COVID-fatigued communities prepare for a distanced Purim

For non-Orthodox synagogues, that means a Zoom production that builds on a year of expertise.

A BRILLIANT future: Purim masks on sale at Jerusalem’s Mahaneh Yehuda marke (photo credit: MARC ISRAEL SELLEM)
A BRILLIANT future: Purim masks on sale at Jerusalem’s Mahaneh Yehuda marke
(photo credit: MARC ISRAEL SELLEM)
In any other year, the mask-decorating party planned for later this month at Congregation Beth El Ner Tamid in Broomall, Pennsylvania, would make perfect sense: Costumes are part of the ritual for festive Jewish holiday of Purim, which begins Feb. 25.
This year, though, the masks being decorated aren’t meant for a carnival — they’ll be appropriate to use as personal protective equipment as long as the coronavirus pandemic lasts. The gathering, and the subsequent synagogue-wide celebration, will take place on Zoom. 
The party represents Beth El Ner Tamid’s effort to preserve the spirit of the holiday, even as its very celebration offers a cruel reminder that an entire year has elapsed since COVID-19 turned life upside down, seemingly overnight.
“There’s a lot of grief in the fact that we’ve lost almost an entire year of synagogue life and our personal lives,” said Rabbi Janine Jankovitz of Beth El Ner Tamid. “I know people are tired and sad, and we’re trying to bring them just a little bit of joy.”
In 2020, Purim began on the evening of March 9, just before the country shut down to stop the spread of the coronavirus. For some Jewish communities, the holiday was the first celebrated over Zoom. In others, the typical parties gave way to more somber, hand sanitizer-soaked services, stripped of the raucousness that characterizes the holiday. By the following Shabbat, they had canceled in-person services, too.
But in other communities, traditional Purim celebrations appear to have turbocharged the spread of the virus, resulting in a brutal toll in the following weeks.
A year later, the holiday is symbolic of one thing for everyone: an entire Jewish calendar year in which the holidays, the Shabbats and all the rituals in between have been adapted under the burden of the pandemic and its restrictions.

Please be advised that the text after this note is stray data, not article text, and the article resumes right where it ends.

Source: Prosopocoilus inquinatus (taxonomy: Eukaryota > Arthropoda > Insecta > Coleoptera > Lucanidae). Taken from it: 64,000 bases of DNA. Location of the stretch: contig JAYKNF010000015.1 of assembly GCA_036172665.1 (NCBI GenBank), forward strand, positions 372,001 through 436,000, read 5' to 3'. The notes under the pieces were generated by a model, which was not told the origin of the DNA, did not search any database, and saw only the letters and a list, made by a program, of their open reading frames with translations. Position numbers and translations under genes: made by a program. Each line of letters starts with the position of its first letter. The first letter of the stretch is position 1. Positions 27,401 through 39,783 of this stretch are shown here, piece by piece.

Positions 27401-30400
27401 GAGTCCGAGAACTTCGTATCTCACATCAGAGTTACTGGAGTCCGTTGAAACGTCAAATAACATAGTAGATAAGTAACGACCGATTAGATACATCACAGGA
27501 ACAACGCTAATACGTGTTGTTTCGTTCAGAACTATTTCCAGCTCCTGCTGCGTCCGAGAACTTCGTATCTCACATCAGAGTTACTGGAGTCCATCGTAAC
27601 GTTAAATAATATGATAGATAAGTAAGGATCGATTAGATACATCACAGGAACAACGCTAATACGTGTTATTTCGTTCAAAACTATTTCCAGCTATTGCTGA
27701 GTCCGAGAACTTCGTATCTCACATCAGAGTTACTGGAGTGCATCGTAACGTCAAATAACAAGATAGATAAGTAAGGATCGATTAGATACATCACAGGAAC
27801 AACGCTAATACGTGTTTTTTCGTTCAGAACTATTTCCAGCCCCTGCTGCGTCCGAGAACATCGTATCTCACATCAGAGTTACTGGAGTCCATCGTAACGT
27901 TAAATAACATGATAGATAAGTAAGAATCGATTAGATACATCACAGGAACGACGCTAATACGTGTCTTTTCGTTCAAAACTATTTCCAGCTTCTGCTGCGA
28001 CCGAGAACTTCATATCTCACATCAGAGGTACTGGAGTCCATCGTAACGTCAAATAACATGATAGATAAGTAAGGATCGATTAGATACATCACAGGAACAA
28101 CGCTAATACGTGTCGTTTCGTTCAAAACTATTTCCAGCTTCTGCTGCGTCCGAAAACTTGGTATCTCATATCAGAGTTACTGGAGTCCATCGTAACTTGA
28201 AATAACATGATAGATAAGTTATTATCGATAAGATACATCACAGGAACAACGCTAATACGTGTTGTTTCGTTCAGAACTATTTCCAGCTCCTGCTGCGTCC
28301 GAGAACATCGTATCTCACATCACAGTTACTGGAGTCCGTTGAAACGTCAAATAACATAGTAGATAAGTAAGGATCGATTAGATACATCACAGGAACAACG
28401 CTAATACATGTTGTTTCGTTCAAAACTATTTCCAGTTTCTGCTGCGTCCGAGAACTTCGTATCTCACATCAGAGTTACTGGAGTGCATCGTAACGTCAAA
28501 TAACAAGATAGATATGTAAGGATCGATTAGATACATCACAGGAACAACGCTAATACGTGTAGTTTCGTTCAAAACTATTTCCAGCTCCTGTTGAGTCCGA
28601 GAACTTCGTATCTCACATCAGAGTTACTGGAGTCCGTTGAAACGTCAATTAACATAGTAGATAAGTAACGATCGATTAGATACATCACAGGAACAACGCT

For non-Orthodox synagogues, that means a Zoom production that builds on a year of expertise. 
Temple De Hirsch Sinai, a Reform congregation in Seattle, Washington, located near an early outbreak, canceled last year’s “Star Wars”-themed Purim programming but vowed that its annual Purim spiel would be “back next year, bigger and better than ever.” This year, its schedule boasts multiple online events, including a spiel inspired by the viral video app TikTok.
But some elements of the celebration — including the reading of the Megillah, the scroll containing the Purim story — do not lend themselves to the practicalities of pandemic broadcasting. Listeners typically use groggers, small noisemakers, to cancel out the name of Haman, the villain who tries to destroy the Jews, whenever it’s mentioned in the story.
“How do you do the groggers on Zoom?” Jankovitz wondered, bemoaning the fact that the experience for little kids, for whom the silliness on Purim is a special treat, won’t be the same. “The sense that we’re going to have to mute people in between really does take away from the joy and festivity of Purim.”
At the Orangetown Jewish Center, a Conservative congregation in Rockland County, just north of New York City, this year’s Purim costume parade will be replaced by a car parade through the town, with congregants decorating their cars for the occasion and the fire department leading the way. For the Megillah reading, congregants will gather in the parking lot to hear the story on their car radios.